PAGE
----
[re-posting from 2017]
Truth happens in the course of dialogue. There is always a temptation to allow our answers to bring to an end the process of searching, as if the topic of the conversation was a problem that has now been solved. But when a fresh question arrives, the unexhausted depths of mystery show through once more. — Tomáš Halík
My philosophy professor of 25+ years ago, who was a Catholic, used to invite students to his home once a month for a debate experience. He wanted those of us interested to learn the art of the “disputation” in real time. He would bait us with a loaded question, usually a morally dicey situation, and let us go. At the end, he would critique each of us and offer insights.
One of those evenings, he said something to us that really rocked my narrow world. A student told him how hard it was to get into arguments with people who rejected Catholic teaching. He said that because we Catholics claim to have the fullness of Truth, he began with the assumption that they are wrong and so lost all patience with them. I recorded in my notes that the professor, among many other things, said these things in response. Of course, all of this is in Nealese, but hopefully caught the essence of his wisdom.
…at the end of a good argument, no one should ever say, ‘I won’ or ‘You win.’ Each should say, ‘Let us rejoice, truth has more fully appeared!’ … even if Catholics say the Church holds the fullness of Truth, no one person in that Church ever possesses or embodies or understands that fullness entirely. This is what Augustine was after when he said, Si comprehendis, non est Deus, “If you comprehend, it’s not God.” Christ alone is the fullness of Truth, the Church is forever unfolding that fullness; and each member more or less retains a fragment of that whole.
… Truth isn’t a possession or a weapon, it’s the goal of a common quest. Truth confronts us, seizes us, encounters us, calls us, judges us. Truth always eludes full possession, is always partial, tending toward more, is always beyond. And more perfect reception of truth always demands dialogue, disagreement, debate and discussion to be discovered. The debates in Acts 15 are the Church at her finest, achieving unity in truth through a holy brawl.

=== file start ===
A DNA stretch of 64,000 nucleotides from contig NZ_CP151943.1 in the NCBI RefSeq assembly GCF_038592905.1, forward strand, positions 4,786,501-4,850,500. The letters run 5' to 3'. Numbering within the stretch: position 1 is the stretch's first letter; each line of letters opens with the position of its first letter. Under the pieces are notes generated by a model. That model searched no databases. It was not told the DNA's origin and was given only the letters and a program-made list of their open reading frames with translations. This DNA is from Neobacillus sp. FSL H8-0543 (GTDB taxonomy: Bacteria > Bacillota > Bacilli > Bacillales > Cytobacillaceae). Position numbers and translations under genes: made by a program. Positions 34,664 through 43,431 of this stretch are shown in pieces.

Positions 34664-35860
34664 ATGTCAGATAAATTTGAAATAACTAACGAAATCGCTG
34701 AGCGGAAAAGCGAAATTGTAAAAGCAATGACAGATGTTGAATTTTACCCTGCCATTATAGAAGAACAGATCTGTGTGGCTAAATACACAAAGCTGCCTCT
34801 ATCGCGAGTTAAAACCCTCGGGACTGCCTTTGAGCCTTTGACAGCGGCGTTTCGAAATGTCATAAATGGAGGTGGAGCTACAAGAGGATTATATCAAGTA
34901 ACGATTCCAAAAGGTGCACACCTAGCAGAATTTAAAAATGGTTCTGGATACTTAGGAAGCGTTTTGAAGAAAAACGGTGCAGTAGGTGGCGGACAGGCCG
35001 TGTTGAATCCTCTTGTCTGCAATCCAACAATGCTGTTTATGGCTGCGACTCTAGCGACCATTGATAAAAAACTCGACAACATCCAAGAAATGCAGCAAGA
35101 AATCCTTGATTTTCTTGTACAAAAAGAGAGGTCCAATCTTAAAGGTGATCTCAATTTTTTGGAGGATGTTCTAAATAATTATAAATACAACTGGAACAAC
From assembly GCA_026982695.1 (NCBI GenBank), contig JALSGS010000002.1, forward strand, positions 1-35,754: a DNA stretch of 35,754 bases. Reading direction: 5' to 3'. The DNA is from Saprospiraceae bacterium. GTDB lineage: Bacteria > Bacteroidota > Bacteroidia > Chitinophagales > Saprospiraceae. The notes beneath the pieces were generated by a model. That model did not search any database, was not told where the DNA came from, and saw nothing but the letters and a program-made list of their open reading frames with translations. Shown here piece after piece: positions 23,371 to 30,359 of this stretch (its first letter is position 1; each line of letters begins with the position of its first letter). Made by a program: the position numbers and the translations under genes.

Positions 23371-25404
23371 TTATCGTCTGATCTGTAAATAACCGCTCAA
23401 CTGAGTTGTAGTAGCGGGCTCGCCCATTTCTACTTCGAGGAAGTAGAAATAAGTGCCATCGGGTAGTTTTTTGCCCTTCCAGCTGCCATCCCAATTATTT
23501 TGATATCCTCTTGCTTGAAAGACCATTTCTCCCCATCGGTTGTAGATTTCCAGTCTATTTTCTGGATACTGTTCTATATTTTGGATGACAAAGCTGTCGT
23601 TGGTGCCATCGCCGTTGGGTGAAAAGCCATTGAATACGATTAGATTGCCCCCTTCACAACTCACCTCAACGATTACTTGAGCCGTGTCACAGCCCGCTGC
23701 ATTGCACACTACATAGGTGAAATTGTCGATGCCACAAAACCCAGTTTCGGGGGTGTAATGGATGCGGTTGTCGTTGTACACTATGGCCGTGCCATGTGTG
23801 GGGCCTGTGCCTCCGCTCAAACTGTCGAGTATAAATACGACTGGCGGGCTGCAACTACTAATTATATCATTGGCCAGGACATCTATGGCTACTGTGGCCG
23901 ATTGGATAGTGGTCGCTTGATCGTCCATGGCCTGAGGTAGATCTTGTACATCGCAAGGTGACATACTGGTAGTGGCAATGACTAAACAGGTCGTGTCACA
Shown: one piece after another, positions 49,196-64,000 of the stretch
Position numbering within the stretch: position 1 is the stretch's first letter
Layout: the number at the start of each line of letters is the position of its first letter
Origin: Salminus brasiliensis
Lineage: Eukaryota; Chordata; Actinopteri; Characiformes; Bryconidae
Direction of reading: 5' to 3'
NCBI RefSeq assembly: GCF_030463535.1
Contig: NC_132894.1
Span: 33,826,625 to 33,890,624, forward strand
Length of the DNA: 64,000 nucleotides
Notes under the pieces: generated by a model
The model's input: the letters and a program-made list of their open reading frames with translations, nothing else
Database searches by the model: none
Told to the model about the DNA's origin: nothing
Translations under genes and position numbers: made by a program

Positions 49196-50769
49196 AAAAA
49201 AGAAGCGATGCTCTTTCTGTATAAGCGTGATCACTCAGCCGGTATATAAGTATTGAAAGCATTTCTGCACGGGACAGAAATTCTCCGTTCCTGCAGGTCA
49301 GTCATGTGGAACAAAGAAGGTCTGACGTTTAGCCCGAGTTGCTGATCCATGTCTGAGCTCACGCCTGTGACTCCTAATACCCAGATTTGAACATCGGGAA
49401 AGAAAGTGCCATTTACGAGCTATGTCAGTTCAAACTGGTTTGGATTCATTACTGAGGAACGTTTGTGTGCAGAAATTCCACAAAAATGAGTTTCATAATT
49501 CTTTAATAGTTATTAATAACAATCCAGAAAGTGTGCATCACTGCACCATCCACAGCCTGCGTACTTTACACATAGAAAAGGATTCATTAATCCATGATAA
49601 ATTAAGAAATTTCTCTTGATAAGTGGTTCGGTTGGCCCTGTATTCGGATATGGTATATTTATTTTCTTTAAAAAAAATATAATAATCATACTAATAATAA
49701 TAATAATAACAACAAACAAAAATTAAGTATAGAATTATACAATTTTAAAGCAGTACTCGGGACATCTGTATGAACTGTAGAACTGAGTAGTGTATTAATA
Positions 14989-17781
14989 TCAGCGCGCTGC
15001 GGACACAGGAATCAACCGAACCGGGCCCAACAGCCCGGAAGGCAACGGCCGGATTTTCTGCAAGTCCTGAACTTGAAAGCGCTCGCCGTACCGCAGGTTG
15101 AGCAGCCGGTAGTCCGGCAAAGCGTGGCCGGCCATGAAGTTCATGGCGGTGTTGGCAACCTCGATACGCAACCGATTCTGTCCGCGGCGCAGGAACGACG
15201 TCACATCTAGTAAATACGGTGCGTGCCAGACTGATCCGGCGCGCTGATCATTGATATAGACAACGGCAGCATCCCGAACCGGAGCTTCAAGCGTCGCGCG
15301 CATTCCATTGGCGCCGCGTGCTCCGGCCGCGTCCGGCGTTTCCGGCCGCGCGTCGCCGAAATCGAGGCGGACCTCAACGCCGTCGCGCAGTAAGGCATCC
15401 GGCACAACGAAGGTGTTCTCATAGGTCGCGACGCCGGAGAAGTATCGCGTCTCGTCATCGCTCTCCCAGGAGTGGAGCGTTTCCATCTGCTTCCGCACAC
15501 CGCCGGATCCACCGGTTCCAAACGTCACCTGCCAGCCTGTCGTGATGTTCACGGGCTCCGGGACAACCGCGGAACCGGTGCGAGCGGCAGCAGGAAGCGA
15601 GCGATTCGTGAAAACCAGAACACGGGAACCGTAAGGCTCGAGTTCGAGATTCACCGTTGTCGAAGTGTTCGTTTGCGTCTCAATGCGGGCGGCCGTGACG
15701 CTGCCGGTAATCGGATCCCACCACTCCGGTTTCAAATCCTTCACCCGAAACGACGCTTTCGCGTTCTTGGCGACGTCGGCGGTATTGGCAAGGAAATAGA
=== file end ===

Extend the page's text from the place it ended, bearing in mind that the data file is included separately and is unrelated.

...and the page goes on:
… even God, when He came down to reason with us in a fully human form, as a man only came to the full articulation of truth after years and years of questioning, debating, discussing, disagreeing, arguing. Truth Himself, when He became flesh, had to grow in wisdom through these human methods, and only came to truth with us. With Mary and Joseph, with his local rabbi, the scholars of the law, disciples, regular people who asked him questions, argued with him or gave Him ideas for His teaching. Jesus never hid in an ideological ghetto, He set out into every Jewish or Gentile sect — even debating Satan. So the Church must follow His lead to receive His truth.
… if you can first agree with your conversationalist, in humility, that you’re both seeking truth in the matter at hand, you can bridge the distance between you; let go of defensiveness; see the other as a necessary partner on this quest. Not simply, ‘I’m right and you’re wrong.’ Then you get nowhere. It seems God has set the whole pursuit of truth up to force us to draw together closer. We just can’t get to it without relating to each other, or to God. And especially relating to people we find disagreeable. Dialogue, which means ‘to think through’ someone else, is the only path to Reality. Truth and love need each other.
… and every debate, disagreement, argument that ends is always a perfect beginning for a new quest. No one really seeking truth says, “I’ve got it!’ They say, ‘A little closer!’ Every good idea begins as a heresy seeking orthodoxy, as a partial seeing, as a new departure from a portion toward the whole. Learn to love to learn, to debate, to disagree, to confess new insights with others, and to harbor no ill feelings. If you follow the fair-play rules, you’ll never leave such an exchange bitter or defensive or angry. Truth seeking requires loads of virtue, like patience, humility, magnanimity, charity, courage. And good humor.
… and be sure to love throughout it all. Truth without love is crushing tyranny, and love without truth is alienating anarchy.
This profoundly shaped my worldview.